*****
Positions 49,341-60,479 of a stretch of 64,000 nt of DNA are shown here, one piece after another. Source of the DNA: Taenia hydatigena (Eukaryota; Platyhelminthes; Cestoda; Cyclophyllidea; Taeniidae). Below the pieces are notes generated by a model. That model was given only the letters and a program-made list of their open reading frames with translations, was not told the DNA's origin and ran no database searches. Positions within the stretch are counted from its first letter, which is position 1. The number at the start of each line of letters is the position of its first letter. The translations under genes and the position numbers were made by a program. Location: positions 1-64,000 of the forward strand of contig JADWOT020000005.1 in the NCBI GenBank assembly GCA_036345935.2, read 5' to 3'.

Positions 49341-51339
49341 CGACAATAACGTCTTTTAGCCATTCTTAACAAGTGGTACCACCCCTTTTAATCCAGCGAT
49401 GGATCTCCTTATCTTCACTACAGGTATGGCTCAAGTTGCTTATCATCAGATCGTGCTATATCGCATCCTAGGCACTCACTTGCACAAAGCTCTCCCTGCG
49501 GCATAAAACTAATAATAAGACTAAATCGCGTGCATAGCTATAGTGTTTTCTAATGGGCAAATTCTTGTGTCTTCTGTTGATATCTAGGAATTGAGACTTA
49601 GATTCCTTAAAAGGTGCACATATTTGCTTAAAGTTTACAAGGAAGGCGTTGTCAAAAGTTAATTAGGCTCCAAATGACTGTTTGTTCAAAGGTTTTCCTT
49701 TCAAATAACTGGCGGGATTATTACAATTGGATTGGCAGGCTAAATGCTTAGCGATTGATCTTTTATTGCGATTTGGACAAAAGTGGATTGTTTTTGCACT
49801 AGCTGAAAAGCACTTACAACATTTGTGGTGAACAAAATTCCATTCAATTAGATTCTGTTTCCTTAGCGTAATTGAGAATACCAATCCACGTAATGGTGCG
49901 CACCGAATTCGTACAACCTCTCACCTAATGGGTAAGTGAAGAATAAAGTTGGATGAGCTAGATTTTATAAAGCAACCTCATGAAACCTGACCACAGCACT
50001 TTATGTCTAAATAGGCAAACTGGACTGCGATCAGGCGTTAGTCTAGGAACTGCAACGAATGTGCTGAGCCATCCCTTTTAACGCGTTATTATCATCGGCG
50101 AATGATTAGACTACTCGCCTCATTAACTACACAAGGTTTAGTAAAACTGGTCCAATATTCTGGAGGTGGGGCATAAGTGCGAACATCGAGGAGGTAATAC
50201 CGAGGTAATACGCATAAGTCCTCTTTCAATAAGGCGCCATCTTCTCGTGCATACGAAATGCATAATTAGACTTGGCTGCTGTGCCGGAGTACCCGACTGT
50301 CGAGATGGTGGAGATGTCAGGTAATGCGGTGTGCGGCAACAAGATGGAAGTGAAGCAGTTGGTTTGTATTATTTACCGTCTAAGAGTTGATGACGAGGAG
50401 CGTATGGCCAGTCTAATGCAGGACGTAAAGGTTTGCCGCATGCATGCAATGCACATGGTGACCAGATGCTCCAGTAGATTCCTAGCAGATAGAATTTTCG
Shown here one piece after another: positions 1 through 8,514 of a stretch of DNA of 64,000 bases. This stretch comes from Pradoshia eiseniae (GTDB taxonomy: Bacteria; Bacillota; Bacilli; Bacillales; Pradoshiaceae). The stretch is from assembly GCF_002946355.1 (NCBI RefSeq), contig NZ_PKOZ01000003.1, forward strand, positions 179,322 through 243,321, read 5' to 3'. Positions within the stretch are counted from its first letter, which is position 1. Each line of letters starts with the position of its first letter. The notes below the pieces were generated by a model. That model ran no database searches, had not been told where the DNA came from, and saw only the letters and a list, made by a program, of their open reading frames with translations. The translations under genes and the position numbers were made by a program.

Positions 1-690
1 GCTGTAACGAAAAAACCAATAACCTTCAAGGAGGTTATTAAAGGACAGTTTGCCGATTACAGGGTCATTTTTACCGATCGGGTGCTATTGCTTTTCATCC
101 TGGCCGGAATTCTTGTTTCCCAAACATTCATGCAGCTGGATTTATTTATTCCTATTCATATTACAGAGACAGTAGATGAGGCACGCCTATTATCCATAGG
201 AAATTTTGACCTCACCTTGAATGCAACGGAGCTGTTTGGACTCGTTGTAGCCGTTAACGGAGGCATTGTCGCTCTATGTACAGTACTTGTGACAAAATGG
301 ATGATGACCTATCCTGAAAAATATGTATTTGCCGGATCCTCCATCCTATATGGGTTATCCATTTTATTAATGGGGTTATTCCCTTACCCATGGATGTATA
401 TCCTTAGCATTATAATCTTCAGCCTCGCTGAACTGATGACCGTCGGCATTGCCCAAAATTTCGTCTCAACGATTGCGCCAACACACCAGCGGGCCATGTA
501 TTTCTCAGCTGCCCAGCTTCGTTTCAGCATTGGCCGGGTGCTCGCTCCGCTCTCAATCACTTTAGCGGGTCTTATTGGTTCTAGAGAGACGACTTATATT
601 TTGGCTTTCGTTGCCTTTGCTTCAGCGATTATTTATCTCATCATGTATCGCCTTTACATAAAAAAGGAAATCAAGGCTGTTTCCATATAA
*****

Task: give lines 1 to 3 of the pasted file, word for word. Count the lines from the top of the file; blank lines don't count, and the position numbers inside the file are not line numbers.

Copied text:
Positions 49,341-60,479 of a stretch of 64,000 nt of DNA are shown here, one piece after another. Source of the DNA: Taenia hydatigena (Eukaryota; Platyhelminthes; Cestoda; Cyclophyllidea; Taeniidae). Below the pieces are notes generated by a model. That model was given only the letters and a program-made list of their open reading frames with translations, was not told the DNA's origin and ran no database searches. Positions within the stretch are counted from its first letter, which is position 1. The number at the start of each line of letters is the position of its first letter. The translations under genes and the position numbers were made by a program. Location: positions 1-64,000 of the forward strand of contig JADWOT020000005.1 in the NCBI GenBank assembly GCA_036345935.2, read 5' to 3'.

Positions 49341-51339
49341 CGACAATAACGTCTTTTAGCCATTCTTAACAAGTGGTACCACCCCTTTTAATCCAGCGAT